The work can be emotionally and physically exhausting – but at the end of a long day, Basanta-Henry is just getting started. As director of community projects for the Junior League of Atlanta, she will organize and participate in up to 80 service events annually. She also volunteers with the Frank Ski Kids Foundation and GiGi’s Playhouse – Down Syndrome Achievement Centers.
“There is a lot of work out there that needs to be done,” says Basanta-Henry. “If there is any time in the day that I’m not occupied seeing patients, that’s time when I can make an impact in someone’s life.” – MCM
Phil Bonelli 33
Vice President, Middle Market Banking for North Georgia
Wells Fargo Bank
When Phil Bonelli speaks to a room full of teenagers, he imagines they see him as a boring banker. Then he begins to rap. He knows how to connect with young people and motivate them – and there’s nothing Bonelli loves better.
In 2014, Bonelli ranked as Wells Fargo’s No. 1 business banker in the Southeast. But his roster of volunteer work is even more impressive than his resume: 2015 Volunteer of the Year for Junior Achievement of Northeast Georgia, 2017 chair of the Young Leaders Society of United Way of Hall County and a member of the boards of Boys & Girls Club of Lanier, Greater Hall Chamber of Commerce and Kiwanis Club of Gainesville.
His message to young people stems from his own passion for community work. “Take your unique talents and experiences and use them,” he says, “not just vocationally but to serve others.” – MCM
Mario Burton 32
Youth Center Program Manager
Mario Burton has spent his career in the nonprofit world, focusing on grassroots, community-based activism and social justice advocacy.
“I have a passion for serving marginalized populations whose voices are muted, ignored or lost,” he says.
His work at Atlanta-based Lost-n-Found Youth centers around providing services to homeless LGBTQ youth and their allies, and he serves as executive director of Grandma’s Hands International, a social justice activism organization he founded three years ago. He also partners with nonprofits like Peacebuilders Camp to further serve and support these communities, and as a consultant at Free 2Be International, a nonprofit that addresses violence within the LGBTQ community.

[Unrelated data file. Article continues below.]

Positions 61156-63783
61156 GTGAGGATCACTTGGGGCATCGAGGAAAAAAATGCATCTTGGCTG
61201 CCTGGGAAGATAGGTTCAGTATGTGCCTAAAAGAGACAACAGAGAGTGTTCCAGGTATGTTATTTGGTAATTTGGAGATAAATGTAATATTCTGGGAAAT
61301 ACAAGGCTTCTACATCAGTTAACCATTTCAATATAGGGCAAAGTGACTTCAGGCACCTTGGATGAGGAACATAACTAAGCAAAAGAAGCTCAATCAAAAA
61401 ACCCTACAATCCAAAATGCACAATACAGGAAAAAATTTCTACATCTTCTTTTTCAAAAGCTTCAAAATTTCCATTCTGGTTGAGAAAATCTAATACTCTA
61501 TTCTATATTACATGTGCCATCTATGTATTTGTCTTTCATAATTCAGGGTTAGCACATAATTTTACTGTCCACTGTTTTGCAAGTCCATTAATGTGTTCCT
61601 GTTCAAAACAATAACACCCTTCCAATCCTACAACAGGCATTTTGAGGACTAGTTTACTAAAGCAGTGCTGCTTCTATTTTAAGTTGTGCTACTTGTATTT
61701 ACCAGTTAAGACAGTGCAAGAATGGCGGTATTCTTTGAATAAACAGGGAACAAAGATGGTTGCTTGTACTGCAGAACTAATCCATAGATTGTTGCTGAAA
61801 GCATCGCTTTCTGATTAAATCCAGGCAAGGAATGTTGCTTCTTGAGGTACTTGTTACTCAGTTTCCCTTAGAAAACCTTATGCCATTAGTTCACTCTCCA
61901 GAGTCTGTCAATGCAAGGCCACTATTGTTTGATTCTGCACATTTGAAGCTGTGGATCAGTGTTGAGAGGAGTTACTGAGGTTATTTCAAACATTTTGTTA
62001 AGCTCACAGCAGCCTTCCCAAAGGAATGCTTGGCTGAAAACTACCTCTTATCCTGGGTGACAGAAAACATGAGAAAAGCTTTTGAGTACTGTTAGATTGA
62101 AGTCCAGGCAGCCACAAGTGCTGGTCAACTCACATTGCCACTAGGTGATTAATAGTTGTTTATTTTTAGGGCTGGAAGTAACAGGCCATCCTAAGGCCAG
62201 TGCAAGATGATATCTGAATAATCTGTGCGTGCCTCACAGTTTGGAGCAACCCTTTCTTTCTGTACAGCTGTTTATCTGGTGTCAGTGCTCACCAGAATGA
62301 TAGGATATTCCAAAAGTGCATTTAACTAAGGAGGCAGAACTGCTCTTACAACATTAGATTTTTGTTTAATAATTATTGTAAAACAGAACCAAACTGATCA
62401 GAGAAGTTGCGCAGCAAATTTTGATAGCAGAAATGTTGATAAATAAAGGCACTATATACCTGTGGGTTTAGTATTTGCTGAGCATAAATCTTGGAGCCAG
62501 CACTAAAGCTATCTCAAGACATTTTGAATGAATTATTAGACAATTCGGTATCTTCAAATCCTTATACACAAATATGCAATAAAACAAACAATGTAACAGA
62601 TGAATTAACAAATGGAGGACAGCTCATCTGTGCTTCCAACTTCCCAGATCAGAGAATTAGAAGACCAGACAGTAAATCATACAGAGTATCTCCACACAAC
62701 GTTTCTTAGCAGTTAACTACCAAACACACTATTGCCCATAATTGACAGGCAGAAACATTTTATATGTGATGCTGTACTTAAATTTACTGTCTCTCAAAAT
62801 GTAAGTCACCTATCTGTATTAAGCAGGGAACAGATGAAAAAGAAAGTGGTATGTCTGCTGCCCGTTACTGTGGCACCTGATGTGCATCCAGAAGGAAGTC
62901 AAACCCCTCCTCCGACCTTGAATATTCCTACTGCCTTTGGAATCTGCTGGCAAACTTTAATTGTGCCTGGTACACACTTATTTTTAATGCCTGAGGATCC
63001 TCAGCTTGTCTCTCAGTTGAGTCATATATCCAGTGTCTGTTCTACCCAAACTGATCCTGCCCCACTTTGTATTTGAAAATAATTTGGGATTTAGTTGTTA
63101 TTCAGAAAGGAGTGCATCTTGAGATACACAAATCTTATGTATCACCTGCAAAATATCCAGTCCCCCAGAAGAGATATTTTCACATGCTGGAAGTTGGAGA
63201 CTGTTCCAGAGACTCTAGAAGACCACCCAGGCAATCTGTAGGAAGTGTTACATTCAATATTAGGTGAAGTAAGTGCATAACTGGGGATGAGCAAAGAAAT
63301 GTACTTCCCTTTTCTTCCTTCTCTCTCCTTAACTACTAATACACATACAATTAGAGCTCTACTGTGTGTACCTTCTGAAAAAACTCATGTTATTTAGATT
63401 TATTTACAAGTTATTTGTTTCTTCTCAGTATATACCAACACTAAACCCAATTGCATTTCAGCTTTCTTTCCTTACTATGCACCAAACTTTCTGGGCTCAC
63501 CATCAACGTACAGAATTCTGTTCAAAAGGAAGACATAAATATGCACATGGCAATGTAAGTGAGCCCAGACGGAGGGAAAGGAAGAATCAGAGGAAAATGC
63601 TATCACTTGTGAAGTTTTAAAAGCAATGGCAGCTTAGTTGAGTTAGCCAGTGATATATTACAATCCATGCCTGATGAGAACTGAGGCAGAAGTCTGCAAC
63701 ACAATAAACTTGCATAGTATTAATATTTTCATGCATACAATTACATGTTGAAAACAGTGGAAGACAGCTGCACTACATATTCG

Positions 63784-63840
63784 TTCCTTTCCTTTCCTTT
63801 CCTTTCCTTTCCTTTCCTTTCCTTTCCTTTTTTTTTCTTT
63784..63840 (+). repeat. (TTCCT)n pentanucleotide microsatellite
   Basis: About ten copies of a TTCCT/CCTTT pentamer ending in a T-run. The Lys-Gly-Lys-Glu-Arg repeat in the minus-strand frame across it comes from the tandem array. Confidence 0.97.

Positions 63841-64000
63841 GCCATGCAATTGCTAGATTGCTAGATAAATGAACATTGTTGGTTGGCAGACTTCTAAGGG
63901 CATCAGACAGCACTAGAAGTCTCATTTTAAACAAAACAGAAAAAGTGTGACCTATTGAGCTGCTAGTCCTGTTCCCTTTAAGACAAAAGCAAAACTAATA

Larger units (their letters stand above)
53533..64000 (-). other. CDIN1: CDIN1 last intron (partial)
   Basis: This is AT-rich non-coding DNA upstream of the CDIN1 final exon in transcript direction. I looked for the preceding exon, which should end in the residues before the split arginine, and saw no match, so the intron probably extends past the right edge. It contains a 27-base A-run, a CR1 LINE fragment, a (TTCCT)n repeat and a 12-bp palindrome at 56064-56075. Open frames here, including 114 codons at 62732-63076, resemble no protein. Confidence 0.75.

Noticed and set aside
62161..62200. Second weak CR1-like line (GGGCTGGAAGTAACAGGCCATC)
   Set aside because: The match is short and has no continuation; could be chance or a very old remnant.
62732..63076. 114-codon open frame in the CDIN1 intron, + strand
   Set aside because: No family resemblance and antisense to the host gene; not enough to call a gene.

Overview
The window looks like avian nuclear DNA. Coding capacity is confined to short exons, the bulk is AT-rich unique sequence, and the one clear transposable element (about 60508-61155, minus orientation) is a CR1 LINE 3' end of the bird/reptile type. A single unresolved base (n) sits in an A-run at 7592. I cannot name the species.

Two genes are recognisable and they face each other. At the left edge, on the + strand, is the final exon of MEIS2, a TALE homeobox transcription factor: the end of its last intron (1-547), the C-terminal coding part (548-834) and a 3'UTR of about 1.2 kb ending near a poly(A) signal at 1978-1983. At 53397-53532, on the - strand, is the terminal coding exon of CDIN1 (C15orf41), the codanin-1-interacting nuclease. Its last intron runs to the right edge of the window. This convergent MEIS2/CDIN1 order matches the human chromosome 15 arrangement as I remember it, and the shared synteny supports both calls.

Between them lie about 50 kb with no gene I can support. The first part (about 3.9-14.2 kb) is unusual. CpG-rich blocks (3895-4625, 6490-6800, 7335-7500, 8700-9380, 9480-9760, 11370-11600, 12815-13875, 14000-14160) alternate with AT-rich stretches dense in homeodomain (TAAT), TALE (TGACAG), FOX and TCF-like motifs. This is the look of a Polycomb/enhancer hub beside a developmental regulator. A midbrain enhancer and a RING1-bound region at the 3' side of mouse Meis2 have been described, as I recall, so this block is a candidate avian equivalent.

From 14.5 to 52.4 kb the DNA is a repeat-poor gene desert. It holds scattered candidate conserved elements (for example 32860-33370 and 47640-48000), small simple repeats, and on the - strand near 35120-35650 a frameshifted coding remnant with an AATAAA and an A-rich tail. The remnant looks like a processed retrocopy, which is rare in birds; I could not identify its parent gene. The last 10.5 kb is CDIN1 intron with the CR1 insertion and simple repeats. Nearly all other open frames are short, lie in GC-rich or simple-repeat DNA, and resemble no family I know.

“I don’t know how long I will exist in this body, so I want to spend a good chunk of my waking life in service to a better world,” he says. “My goal is to positively impact the lives of marginalized folks as much as possible.” – AB
Brian Clowdus 36
Founder & Executive/Artistic Director
Artistic director Brian Clowdus is renowned for his theater productions in site-specific locations – a street corner, a field, by a waterfall or under a canopy of trees. But his genius began by chance with what others might have considered a hardship – starting a theater in a small community with no physical theater.
A professional actor in New York and Japan, Clowdus fell in love with the Serenbe community on a visit to the Atlanta area and wanted to call it home. So he fired off an email to the contact address on Serenbe’s website and researched how to write a business plan.
Nearly eight years later, Clowdus has since built Serenbe Playhouse into a company with a $1.2-million budget. Last year, he launched Brian Clowdus Experiences, a theatrical company that produces site-specific work.
It’s his way of proving that theater can happen anywhere. “You don’t need a building,” he says, “to make art happen.” – MAD
Brittany Curry 30
For Brittany Curry, doodling during a meeting is not a distraction or sign of boredom, but a way to keep participants and their ideas on the same page – literally.
A compulsive doodler, Curry was working with the Disability Advocacy Office when she was introduced to graphic facilitation, which allows people to communicate without words or language. Last fall, she made graphic facilitation her full-time business, helping people see their thoughts from meetings, brainstorming sessions and workshops through visual imagery.